How to work with a mentor

Ok, the good news: You’ve found someone who’s willing to mentor you. You’ve picked the time and place to meet, and you have in front of you the opportunity to establish a valuable relationship that can help you propel your business forward and overcome sticking points.

Your job is to not screw it up.

To help on that front, here are some guidelines on working with mentors to help keep the interactions productive and engaging.

Keep the right frame of mind

The first meeting is a bit like dating, and on the first date, be aware that you don’t really know them and they don’t know you. You’re meeting because you think there might be something there. But like a first date, it doesn’t always work out.

The key for the first meeting is to maintain an open mind and a willingness to see where it goes. The good news is that more often than not, there is a great potential to help — as long as you focus on the positive aspects of meeting and keeping the right frame of mind. Even if the mentor has no interest in helping after learning more about your business, you’ve still introduced an influencer to your company’s story. That will pay benefits in the future, perhaps in unknown ways.

Critical ground rules – honesty and confidentiality

You’ll need to take the lead on being very open and honest about your challenges. To do so, you’re not out of line to ask for confidentiality, and explain that anything they discuss with you will receive the same level of discretion. You won’t need an NDA, but you can and should confirm that what you’re discussing is very important and confidentiality is key.

An easy way to lay it out is: “I’d like to be able to openly share some of my challenges with you, but before I do, I’d like to confirm that our conversations will remain confidential. I value your input, and I’d like to tell you the entire story, both good and bad. And anything you tell me will remain between us, also.”

Establish time commitments

This work should be fun for both of you, not a burden. You shouldn’t have to prepare a book of homework for each meeting, and the mentor should be able to plan for the meetings and for their time commitment. Feel free to send topics in advance, and clearly set the time expectations for each meeting. Sixty to 90 minutes is the right amount of time, and you are in charge of keeping it to the agreed-upon timeframe. Consider that you could meet with some mentors monthly, some less often. (Yes, you can have more than one mentor.)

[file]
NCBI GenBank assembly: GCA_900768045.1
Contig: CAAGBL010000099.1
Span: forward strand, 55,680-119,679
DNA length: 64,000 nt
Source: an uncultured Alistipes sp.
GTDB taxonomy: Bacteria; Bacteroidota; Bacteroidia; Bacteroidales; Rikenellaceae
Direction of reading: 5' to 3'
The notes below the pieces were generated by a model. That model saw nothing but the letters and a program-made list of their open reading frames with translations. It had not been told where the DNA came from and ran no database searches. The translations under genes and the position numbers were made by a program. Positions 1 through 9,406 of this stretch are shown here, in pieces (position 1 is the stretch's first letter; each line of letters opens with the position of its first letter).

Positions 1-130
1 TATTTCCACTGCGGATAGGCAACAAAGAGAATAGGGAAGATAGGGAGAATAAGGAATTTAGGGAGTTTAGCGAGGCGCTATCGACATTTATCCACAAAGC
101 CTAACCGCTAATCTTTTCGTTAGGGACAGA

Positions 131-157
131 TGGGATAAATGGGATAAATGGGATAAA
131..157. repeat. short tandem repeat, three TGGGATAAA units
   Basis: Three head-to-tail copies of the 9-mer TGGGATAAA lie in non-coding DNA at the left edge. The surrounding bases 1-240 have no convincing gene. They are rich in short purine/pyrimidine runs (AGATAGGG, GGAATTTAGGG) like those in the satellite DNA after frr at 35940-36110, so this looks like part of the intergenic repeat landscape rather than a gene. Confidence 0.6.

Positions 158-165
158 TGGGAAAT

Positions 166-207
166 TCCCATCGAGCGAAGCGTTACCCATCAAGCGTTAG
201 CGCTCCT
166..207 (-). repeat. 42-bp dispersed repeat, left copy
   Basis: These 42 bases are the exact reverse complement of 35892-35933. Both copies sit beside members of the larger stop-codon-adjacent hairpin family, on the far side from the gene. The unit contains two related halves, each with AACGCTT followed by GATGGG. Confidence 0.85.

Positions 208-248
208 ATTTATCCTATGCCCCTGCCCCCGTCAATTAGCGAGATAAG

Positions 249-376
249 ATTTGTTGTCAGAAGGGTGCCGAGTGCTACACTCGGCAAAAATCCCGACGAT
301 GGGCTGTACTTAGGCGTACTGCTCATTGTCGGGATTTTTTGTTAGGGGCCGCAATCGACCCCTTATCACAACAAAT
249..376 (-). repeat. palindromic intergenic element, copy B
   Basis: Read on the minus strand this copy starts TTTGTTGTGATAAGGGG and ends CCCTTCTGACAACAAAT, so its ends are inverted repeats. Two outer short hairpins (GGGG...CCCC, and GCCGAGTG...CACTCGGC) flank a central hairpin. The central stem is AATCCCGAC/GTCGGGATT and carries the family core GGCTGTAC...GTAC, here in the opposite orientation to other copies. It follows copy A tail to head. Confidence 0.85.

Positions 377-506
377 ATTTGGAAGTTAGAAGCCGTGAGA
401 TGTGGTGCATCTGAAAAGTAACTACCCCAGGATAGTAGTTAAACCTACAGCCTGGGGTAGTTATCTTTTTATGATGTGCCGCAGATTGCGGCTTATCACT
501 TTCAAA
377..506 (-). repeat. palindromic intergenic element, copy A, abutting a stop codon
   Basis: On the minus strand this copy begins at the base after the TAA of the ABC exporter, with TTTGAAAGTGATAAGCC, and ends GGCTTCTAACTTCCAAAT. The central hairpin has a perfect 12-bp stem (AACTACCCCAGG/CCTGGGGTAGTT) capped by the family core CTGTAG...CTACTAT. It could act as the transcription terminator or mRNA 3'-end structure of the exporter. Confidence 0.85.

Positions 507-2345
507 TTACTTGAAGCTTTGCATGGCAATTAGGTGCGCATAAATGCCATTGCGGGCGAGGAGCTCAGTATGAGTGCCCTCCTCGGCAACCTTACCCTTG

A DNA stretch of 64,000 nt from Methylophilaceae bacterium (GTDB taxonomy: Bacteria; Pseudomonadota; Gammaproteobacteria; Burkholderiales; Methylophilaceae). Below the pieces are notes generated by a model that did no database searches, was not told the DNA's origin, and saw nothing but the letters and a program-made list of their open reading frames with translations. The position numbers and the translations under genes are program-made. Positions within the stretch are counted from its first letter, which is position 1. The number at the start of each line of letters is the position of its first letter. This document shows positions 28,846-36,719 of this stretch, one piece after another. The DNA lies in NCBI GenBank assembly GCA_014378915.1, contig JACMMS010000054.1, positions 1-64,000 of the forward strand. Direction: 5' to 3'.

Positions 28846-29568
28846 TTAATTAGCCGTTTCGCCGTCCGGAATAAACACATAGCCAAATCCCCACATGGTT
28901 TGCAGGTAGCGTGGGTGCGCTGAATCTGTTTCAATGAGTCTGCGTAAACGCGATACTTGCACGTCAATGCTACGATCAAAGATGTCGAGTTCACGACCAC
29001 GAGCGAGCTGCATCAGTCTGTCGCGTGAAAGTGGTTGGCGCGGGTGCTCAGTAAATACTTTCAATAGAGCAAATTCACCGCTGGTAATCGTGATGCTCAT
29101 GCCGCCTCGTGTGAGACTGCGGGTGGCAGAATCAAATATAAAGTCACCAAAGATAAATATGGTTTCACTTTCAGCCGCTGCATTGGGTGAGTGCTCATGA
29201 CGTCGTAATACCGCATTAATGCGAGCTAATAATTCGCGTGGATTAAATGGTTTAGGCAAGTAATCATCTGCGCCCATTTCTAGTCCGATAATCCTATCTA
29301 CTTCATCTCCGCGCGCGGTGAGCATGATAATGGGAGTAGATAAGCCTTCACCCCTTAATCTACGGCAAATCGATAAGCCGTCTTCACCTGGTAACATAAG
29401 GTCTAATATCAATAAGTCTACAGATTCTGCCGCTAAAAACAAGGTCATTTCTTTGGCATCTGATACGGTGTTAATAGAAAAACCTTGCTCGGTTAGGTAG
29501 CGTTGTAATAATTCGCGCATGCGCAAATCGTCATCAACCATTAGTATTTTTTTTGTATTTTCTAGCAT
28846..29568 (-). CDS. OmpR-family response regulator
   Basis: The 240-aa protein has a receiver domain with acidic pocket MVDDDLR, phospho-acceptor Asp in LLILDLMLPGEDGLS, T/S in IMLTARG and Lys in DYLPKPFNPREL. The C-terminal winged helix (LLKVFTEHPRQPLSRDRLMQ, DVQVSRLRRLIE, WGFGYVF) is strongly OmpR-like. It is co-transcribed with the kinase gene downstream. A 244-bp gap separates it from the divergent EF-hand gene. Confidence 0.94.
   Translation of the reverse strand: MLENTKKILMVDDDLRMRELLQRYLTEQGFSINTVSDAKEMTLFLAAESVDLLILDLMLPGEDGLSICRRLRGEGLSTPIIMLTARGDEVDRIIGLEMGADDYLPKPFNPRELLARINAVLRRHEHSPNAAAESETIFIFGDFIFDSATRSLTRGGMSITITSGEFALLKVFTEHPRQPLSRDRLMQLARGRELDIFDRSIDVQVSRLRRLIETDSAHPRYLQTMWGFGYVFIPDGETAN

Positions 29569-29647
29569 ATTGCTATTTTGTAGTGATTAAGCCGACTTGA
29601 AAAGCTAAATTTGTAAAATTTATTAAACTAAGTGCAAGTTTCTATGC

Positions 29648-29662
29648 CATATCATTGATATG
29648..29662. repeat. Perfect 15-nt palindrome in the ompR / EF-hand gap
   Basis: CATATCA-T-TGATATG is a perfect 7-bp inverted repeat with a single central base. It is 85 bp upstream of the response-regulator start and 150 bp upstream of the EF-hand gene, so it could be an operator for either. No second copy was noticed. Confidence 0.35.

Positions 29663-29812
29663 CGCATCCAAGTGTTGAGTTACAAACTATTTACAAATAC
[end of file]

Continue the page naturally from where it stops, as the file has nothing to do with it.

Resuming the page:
Define expectations

I wouldn’t expect your mentor to do work on your behalf (though they may). It’s more reasonable to expect to receive advice, and perhaps networking introductions. The level of involvement will be determined by the mentor and your willingness to be open. Let this develop over time.

Be vulnerable

Be open and share your issues. Trust me, they won’t be a surprise to the founder on the other side of the table. Consider that they can’t help fix a problem if you don’t bring it up.

Be open to input

When you receive advice from them, the wisdom may not be immediately apparent. Listen, take notes, and don’t be defensive. Often the mentor’s experience can quickly identify a weakness or opportunity for improvement, and that may take you aback. Even if it’s advice on how you can improve, isn’t that what you signed up for?

Maintain contact

Even just to say hello. If 30 days or so have passed and you have nothing for your mentor to work on, some mentors would want a check in, or maybe even a social lunch. But if you don’t have anything concrete to discuss, no need to tie up their time.

Say thank you. Make it fun.

Notes, emails, public praise — after all, everyone has an ego. Your mentor is giving you the gift of his or her time and experience, for no cost. Don’t assume they know you appreciate it. Let them know. If you do, they are more likely to continue to help.

Commit to give back

The mentor cycle is key to a startup ecosystem’s success. Make sure your mentor knows that you want to pay it forward when that time comes. By making it known you are here to help, it makes it more likely others will invest in your success.

End it when it’s time to end it

Some mentor relationships stand the test of time and grow into lifelong friendships. Some don’t. The key is noticing that if the time spent is not helpful, or not fun anymore, be open and ask if it should continue. As companies grow and evolve, your needs may grow outside your mentor’s area of expertise, and that’s OK. Consider also that perhaps your mentor didn’t sign up for a multi-year relationship. Like any good relationship, communication is key.

We all need a support system, and I hope this series of articles has given you a pathway to developing your own. Entrepreneurs have a unique set of needs and live in an interesting world of stress, mostly with few outlets to release the pressure. Having a mentor can help provide clarity, confidence and a feeling that you are not alone in the unique pressures you feel. And you might just make a friend along the way who can share and appreciate your success.

Keith Luedeman is the founder of, an investor with Charlotte Angel Fund and a business mentor with the QC Fintech accelerator.

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